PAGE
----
I know your goal is not necessarily to provide your answers here, but I have often wondered what your rationale is for trusting the bible. Obviously, you have a lot of trust and confidence in it despite all the complexities of the various types of literature.

    As for me, I think I mostly focus on the arguments for the historicity of the Gospels and the various arguments for the resurrection.


    1. Thanks for the comments Dave. If you base your trust in the Bible on arguments for historicity then you will end up with a very uneven commitment to plenary inspiration given that (most) events narrated in the Gospels are far better attested historically than (most) events narrated in (for example) the Deuteronomic history.

      I would suggest a different approach. If you begin with a commitment to God being the primary author/redactor of this holy collection of ancient texts, then irrespective of debates about historicity and evidence, you have a prima facie commitment to defer to (and so trust) the collection as you have received it.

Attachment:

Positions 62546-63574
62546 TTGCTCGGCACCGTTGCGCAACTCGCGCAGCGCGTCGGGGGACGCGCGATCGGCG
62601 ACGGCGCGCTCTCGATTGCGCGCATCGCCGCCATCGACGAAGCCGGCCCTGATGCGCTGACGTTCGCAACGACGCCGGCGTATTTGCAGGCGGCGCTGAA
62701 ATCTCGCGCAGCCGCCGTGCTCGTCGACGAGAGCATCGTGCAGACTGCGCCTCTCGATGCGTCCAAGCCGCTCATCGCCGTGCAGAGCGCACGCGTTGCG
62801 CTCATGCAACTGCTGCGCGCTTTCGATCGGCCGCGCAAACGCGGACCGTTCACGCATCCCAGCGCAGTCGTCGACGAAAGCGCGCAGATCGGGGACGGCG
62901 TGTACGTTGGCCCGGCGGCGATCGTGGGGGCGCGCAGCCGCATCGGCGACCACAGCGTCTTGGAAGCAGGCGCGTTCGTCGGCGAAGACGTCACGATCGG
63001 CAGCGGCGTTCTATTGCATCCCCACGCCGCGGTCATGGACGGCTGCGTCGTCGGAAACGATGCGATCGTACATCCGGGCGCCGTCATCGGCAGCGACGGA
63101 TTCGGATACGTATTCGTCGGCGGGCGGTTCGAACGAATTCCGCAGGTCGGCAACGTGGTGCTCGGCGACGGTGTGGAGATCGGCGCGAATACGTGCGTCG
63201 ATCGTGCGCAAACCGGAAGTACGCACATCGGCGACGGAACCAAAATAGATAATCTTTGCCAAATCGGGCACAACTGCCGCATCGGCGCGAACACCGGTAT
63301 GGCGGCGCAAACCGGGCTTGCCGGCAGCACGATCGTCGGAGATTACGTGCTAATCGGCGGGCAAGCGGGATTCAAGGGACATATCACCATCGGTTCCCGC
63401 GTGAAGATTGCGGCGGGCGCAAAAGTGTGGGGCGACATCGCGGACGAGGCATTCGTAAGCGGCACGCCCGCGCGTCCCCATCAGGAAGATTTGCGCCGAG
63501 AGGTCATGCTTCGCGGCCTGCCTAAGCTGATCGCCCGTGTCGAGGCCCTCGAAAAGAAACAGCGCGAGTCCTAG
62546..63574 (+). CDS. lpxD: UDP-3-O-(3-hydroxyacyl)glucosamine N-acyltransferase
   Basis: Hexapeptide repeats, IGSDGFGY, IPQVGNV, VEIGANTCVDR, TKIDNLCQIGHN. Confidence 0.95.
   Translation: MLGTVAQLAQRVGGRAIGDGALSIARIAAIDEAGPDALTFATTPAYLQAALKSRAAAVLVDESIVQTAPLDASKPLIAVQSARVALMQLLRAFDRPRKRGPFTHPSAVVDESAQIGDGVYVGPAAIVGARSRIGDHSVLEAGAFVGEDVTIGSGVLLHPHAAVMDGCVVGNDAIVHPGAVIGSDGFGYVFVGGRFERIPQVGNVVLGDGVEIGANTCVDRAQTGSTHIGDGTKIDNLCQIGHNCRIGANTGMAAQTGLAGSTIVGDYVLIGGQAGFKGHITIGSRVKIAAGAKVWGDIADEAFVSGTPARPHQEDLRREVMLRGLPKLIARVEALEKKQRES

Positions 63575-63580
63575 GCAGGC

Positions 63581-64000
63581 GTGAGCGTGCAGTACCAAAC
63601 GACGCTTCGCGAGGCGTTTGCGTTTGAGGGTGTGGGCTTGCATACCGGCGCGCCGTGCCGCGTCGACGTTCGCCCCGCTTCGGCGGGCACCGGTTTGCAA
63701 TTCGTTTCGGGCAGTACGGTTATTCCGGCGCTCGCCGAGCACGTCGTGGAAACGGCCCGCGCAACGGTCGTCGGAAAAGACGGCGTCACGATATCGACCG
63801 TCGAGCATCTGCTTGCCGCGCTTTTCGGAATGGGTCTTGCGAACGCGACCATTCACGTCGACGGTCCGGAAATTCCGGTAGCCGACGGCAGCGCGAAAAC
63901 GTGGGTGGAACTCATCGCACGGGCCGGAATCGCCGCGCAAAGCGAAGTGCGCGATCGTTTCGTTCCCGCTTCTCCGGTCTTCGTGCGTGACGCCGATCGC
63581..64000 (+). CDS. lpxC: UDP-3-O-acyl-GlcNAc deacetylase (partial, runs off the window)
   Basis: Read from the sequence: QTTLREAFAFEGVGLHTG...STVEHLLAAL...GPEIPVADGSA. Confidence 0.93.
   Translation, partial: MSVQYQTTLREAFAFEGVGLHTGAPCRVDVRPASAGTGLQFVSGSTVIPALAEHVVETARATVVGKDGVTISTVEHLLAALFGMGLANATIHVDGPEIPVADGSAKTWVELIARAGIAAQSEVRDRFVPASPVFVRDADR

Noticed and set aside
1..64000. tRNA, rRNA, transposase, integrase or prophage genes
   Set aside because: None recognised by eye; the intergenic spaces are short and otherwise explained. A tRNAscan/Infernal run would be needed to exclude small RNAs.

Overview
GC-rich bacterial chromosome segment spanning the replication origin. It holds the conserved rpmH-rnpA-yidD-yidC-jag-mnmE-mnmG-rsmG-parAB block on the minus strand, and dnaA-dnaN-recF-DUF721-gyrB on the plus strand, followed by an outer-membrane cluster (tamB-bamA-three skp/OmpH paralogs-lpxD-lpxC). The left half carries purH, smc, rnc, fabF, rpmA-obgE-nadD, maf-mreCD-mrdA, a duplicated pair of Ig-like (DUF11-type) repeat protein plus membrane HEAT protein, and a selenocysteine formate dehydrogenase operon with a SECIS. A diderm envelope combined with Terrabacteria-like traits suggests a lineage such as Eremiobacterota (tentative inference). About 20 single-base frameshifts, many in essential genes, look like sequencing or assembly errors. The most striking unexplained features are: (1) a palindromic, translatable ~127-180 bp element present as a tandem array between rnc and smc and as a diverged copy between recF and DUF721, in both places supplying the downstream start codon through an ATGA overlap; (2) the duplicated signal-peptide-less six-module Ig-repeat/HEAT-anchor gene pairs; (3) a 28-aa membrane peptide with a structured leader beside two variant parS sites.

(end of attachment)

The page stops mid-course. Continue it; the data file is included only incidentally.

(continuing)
In that context the burden of proof is on the skeptic to establish to you that God is not, in fact, the primary author/redactor of every portion of Scripture.

      Finally, I’ll simply add that this is not an instance of special pleading. Rather, it is one of the countless times that we defer to the wisdom of a tradition, in this case the Christian tradition that recognizes just this canon as God’s holy works.


      1. Several works from Yale U Press discuss the evidence that ancient Israelite writings were “canonized” for sociological and cultural reasons:

        1. The Composition of the Pentateuch: Renewing the Documentary Hypothesis by Joel Baden
        2. How the Bible Became Holy by Michael Satlow
        3. The Formation of the Hebrew Canon by Timothy Lim